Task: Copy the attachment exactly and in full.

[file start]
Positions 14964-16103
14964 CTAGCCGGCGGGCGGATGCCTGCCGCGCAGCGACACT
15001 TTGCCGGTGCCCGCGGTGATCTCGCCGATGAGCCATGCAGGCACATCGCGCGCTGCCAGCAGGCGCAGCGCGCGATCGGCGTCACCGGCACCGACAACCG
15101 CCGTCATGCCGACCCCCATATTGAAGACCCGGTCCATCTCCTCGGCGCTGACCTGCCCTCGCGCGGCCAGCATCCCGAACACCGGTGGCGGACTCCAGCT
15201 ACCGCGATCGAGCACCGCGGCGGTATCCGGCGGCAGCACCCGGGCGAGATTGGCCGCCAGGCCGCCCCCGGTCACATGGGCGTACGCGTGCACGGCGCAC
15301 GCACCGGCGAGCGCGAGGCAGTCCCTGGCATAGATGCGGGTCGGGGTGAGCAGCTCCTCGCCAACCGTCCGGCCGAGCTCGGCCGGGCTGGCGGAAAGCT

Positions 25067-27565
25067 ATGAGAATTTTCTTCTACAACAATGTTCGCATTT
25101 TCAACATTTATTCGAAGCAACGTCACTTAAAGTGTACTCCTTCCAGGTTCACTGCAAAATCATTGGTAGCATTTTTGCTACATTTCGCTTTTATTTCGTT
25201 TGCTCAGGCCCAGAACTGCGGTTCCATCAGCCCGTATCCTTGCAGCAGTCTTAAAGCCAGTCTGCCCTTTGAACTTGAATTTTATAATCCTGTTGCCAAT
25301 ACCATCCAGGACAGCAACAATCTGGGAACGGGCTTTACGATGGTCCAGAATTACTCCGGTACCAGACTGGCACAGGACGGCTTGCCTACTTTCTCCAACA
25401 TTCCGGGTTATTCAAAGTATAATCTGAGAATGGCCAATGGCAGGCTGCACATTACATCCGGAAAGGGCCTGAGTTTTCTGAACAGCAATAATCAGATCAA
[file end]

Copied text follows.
Positions 14964-16103
14964 CTAGCCGGCGGGCGGATGCCTGCCGCGCAGCGACACT
15001 TTGCCGGTGCCCGCGGTGATCTCGCCGATGAGCCATGCAGGCACATCGCGCGCTGCCAGCAGGCGCAGCGCGCGATCGGCGTCACCGGCACCGACAACCG
15101 CCGTCATGCCGACCCCCATATTGAAGACCCGGTCCATCTCCTCGGCGCTGACCTGCCCTCGCGCGGCCAGCATCCCGAACACCGGTGGCGGACTCCAGCT
15201 ACCGCGATCGAGCACCGCGGCGGTATCCGGCGGCAGCACCCGGGCGAGATTGGCCGCCAGGCCGCCCCCGGTCACATGGGCGTACGCGTGCACGGCGCAC
15301 GCACCGGCGAGCGCGAGGCAGTCCCTGGCATAGATGCGGGTCGGGGTGAGCAGCTCCTCGCCAACCGTCCGGCCGAGCTCGGCCGGGCTGGCGGAAAGCT

Positions 25067-27565
25067 ATGAGAATTTTCTTCTACAACAATGTTCGCATTT
25101 TCAACATTTATTCGAAGCAACGTCACTTAAAGTGTACTCCTTCCAGGTTCACTGCAAAATCATTGGTAGCATTTTTGCTACATTTCGCTTTTATTTCGTT
25201 TGCTCAGGCCCAGAACTGCGGTTCCATCAGCCCGTATCCTTGCAGCAGTCTTAAAGCCAGTCTGCCCTTTGAACTTGAATTTTATAATCCTGTTGCCAAT
25301 ACCATCCAGGACAGCAACAATCTGGGAACGGGCTTTACGATGGTCCAGAATTACTCCGGTACCAGACTGGCACAGGACGGCTTGCCTACTTTCTCCAACA
25401 TTCCGGGTTATTCAAAGTATAATCTGAGAATGGCCAATGGCAGGCTGCACATTACATCCGGAAAGGGCCTGAGTTTTCTGAACAGCAATAATCAGATCAA